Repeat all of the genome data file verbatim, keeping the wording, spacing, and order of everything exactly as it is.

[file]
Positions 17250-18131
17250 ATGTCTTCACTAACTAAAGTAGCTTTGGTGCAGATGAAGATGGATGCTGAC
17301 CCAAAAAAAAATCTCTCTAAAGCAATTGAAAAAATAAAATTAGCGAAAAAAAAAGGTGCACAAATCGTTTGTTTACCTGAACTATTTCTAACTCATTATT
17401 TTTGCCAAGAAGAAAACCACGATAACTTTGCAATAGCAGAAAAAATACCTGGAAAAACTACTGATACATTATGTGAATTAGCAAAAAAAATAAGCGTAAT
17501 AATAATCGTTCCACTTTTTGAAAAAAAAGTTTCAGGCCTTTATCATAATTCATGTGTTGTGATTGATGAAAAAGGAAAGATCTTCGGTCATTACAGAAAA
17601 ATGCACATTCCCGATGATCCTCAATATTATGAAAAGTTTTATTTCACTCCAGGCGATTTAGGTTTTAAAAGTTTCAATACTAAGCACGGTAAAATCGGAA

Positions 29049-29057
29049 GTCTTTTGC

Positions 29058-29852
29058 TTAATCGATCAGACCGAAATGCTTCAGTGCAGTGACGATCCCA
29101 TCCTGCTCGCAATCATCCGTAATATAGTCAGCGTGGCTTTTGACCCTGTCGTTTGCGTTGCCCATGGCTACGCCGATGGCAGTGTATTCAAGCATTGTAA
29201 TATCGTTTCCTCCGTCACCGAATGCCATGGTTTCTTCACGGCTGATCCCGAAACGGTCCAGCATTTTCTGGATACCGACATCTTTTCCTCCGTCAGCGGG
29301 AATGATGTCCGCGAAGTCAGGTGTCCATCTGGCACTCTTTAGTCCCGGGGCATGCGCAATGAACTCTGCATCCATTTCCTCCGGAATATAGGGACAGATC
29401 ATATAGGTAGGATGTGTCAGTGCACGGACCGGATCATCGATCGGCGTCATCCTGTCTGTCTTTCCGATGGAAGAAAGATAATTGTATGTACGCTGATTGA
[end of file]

Positions 17250-18131
17250 ATGTCTTCACTAACTAAAGTAGCTTTGGTGCAGATGAAGATGGATGCTGAC
17301 CCAAAAAAAAATCTCTCTAAAGCAATTGAAAAAATAAAATTAGCGAAAAAAAAAGGTGCACAAATCGTTTGTTTACCTGAACTATTTCTAACTCATTATT
17401 TTTGCCAAGAAGAAAACCACGATAACTTTGCAATAGCAGAAAAAATACCTGGAAAAACTACTGATACATTATGTGAATTAGCAAAAAAAATAAGCGTAAT
17501 AATAATCGTTCCACTTTTTGAAAAAAAAGTTTCAGGCCTTTATCATAATTCATGTGTTGTGATTGATGAAAAAGGAAAGATCTTCGGTCATTACAGAAAA
17601 ATGCACATTCCCGATGATCCTCAATATTATGAAAAGTTTTATTTCACTCCAGGCGATTTAGGTTTTAAAAGTTTCAATACTAAGCACGGTAAAATCGGAA

Positions 29049-29057
29049 GTCTTTTGC

Positions 29058-29852
29058 TTAATCGATCAGACCGAAATGCTTCAGTGCAGTGACGATCCCA
29101 TCCTGCTCGCAATCATCCGTAATATAGTCAGCGTGGCTTTTGACCCTGTCGTTTGCGTTGCCCATGGCTACGCCGATGGCAGTGTATTCAAGCATTGTAA
29201 TATCGTTTCCTCCGTCACCGAATGCCATGGTTTCTTCACGGCTGATCCCGAAACGGTCCAGCATTTTCTGGATACCGACATCTTTTCCTCCGTCAGCGGG
29301 AATGATGTCCGCGAAGTCAGGTGTCCATCTGGCACTCTTTAGTCCCGGGGCATGCGCAATGAACTCTGCATCCATTTCCTCCGGAATATAGGGACAGATC
29401 ATATAGGTAGGATGTGTCAGTGCACGGACCGGATCATCGATCGGCGTCATCCTGTCTGTCTTTCCGATGGAAGAAAGATAATTGTATGTACGCTGATTGA